It’s that time of year again: the dreaded cold and flu season. And sure, the two might seem like they’re one and the same, but are they really? And why do kids always seem to get sick once the fall hits, anyway? Answer the following questions and read on to improve your family’s defenses.
1) Your child comes home from school complaining that she’s not feeling well and has a sore throat. What symptoms should you look for to determine whether it’s a cold or the flu?
a) Sneezing, runny nose, and congestion
b) A fever, and suddenly feeling tired and achy all over
c) Earache and coughing
Answer: b. Distinguishing between a common cold and the more serious influenza can be tricky, says Patsy Stinchfield, a pediatric nurse practitioner and director of the Infectious Disease Division at Children’s Hospitals and Clinics of Minnesota in St. Paul. Though they share a lot of the same symptoms—like sore throat, coughing, and congestion—a cold usually starts with a sore throat that lasts a couple of days and then a runny nose and congestion set in. The flu, on the other hand, usually begins with a fever, headache, and soreness for a few days, with respiratory symptoms appearing later. “One of the biggest signs that your child might have more than just a cold is a very sudden onset of symptoms,” says Stinchfield. “The whole body becomes achy in a matter of hours, and she’ll feel suddenly exhausted—it’s like being hit by a train.” While a fever may appear with a cold (especially in kids), it won’t do so immediately, as it does with the flu. One more difference to keep in mind: A cold will go away within a week, but the flu’s symptoms tend to last longer—sometimes up to several weeks.
2) Your child is most likely to get sick when…
a) She was outside on a cold and rainy day
b) She’s been on an airplane
c) The seasons change
Answer: c. Your grandma was right! Kids do get sick as the seasons change. When the warm summer weather vanishes, kids spend more time in close germy quarters like a classroom, says Neil Schachter, M.D., medical director of the Respiratory Care Department of the Mount Sinai Medical Center in New York City. And while there is some truth to the idea that airplanes are a hotbed for germs and bacteria, it’s the germy surfaces throughout the plane you really need to look out for. What about getting chilled or wet? While that won’t cause a cold, it’s not a good idea to head outside without the right gear if you’re trying to prevent one. “You can’t catch a cold through cold weather, but you should still bundle up—your immune system functions better at normal body temperature,” says Stinchfield.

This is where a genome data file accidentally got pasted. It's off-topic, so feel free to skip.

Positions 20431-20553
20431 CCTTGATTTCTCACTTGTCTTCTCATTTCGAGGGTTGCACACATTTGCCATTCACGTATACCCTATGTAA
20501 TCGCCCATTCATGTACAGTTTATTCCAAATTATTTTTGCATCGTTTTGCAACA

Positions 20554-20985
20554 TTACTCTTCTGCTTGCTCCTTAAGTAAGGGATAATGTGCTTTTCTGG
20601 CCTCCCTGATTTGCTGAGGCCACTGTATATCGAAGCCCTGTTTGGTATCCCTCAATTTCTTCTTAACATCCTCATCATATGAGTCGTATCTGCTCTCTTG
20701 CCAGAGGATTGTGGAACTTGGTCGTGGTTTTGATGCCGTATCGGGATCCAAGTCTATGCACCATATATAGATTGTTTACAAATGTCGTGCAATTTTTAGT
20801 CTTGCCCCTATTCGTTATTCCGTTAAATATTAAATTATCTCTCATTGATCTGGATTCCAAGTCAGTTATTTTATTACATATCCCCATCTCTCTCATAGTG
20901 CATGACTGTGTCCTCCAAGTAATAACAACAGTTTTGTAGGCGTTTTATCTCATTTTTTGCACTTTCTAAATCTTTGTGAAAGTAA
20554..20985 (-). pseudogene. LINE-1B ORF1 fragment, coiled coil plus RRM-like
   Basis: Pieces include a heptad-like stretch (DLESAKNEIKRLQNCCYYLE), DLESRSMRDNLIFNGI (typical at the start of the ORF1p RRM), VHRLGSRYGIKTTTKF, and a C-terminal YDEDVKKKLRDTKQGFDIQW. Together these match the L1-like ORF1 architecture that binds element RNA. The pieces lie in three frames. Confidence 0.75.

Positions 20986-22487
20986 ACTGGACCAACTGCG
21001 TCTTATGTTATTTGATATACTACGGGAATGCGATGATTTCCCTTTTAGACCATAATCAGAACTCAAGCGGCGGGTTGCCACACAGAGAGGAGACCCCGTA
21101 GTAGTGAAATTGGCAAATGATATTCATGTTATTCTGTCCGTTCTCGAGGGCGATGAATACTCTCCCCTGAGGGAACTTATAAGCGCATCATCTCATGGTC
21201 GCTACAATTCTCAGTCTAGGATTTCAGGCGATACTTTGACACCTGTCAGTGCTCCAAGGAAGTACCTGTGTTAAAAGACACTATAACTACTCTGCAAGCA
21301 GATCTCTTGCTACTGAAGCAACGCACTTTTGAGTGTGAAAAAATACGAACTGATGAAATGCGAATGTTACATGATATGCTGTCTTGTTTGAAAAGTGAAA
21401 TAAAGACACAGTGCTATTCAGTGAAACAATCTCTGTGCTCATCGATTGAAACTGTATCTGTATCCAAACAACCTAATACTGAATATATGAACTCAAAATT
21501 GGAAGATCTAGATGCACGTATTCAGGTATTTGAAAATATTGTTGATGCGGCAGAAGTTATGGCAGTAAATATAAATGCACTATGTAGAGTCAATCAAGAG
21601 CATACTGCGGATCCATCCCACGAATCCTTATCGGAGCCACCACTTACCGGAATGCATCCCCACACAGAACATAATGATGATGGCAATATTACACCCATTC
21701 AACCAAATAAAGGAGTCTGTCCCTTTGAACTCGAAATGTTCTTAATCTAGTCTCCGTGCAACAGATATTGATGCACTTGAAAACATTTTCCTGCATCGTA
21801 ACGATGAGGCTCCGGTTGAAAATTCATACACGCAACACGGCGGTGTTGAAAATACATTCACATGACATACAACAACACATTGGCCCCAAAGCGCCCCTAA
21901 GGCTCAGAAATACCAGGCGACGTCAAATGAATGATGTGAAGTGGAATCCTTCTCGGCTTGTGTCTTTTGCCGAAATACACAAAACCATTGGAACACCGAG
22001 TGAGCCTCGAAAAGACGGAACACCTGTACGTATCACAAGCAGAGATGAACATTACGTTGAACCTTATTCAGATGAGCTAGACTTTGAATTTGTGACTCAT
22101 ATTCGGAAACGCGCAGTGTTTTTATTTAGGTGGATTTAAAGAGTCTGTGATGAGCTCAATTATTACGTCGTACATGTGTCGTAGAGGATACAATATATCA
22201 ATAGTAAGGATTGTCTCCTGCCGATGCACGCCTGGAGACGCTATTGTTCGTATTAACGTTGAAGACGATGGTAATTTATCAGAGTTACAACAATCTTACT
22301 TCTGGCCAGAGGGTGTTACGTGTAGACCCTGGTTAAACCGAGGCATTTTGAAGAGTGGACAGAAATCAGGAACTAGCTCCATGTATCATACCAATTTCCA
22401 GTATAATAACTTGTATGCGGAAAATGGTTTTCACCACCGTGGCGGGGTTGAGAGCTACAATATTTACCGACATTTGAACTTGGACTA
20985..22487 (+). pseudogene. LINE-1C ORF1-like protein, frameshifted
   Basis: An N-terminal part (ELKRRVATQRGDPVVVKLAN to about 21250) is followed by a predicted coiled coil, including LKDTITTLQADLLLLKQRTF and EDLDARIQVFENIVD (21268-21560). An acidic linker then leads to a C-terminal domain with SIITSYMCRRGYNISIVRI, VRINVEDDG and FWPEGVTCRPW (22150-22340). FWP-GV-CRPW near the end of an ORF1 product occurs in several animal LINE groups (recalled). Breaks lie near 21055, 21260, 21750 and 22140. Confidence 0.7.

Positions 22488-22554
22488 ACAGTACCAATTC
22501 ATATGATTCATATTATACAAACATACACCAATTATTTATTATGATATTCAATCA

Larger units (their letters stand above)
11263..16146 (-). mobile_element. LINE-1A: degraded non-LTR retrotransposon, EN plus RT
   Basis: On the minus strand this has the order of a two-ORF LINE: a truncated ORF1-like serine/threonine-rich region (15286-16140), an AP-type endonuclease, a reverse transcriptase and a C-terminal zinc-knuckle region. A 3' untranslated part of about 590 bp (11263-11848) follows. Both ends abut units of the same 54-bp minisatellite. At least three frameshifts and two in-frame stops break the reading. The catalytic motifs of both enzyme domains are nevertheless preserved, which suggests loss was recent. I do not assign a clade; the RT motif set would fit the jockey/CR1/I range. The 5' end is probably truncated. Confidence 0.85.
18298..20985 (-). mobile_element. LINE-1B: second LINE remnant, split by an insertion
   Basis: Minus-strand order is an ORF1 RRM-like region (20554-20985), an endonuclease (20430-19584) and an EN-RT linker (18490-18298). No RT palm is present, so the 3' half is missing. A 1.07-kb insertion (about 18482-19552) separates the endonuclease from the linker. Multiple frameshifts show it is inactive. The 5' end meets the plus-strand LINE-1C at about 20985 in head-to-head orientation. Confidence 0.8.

3) The best at-home remedy for coughing is…
a) Gargling with salt water
b) A spoonful of honey
c) A warm glass of milk
Answer: b. Though most people tend to think of honey as a sweet and easy way to soothe sore throats, it can actually be used as a cough suppressant as well, says Heather Jeney, M.D., an integrative pediatrician at The Whole Child Center in Oradell, New Jersey. That’s because honey soothes irritated mucous membranes to decrease the cough reflex. In fact, one study published in the Journal of Alternative and Complementary Medicine in 2010 found that when toddlers and preschoolers were given a half teaspoon of honey at bedtime, they coughed less frequently and got more sleep. Jeney recommends a teaspoonful of honey for younger kids and a tablespoonful for big kids and preteens. (Remember, don’t give honey to a baby less than a year old, since it may contain bacteria their immune systems aren’t ready to handle.) As for answers a and c? Gargling with salt water can alleviate throat soreness, but it won’t help with coughing fits, and dairy will only make congestion (and coughing) worse, since it can thicken throat mucus.
4. When should your child take the day off from school?
a) When he’s complaining of a sore throat or achiness
b) If he has a fever
c) All of the above
Answer: c “If your child isn’t feeling well or has a temperature higher than 100 degrees, it’s probably best to keep her home,” says Schachter. Sending your kid to school sick not only means she’ll likely pass her cold on to someone else, but she could also be exposed to even more germs—and that may also increase her risk of developing additional complications, like an ear infection, since kids bodies tend to be more susceptible when they’re already sick. And when in doubt, or if symptoms worsenor don’t improve after a week: see a doctor. “A parent’s instinct is their best guide,” says Stinchfield. “If you’re afraid or worried, listen to that voice.”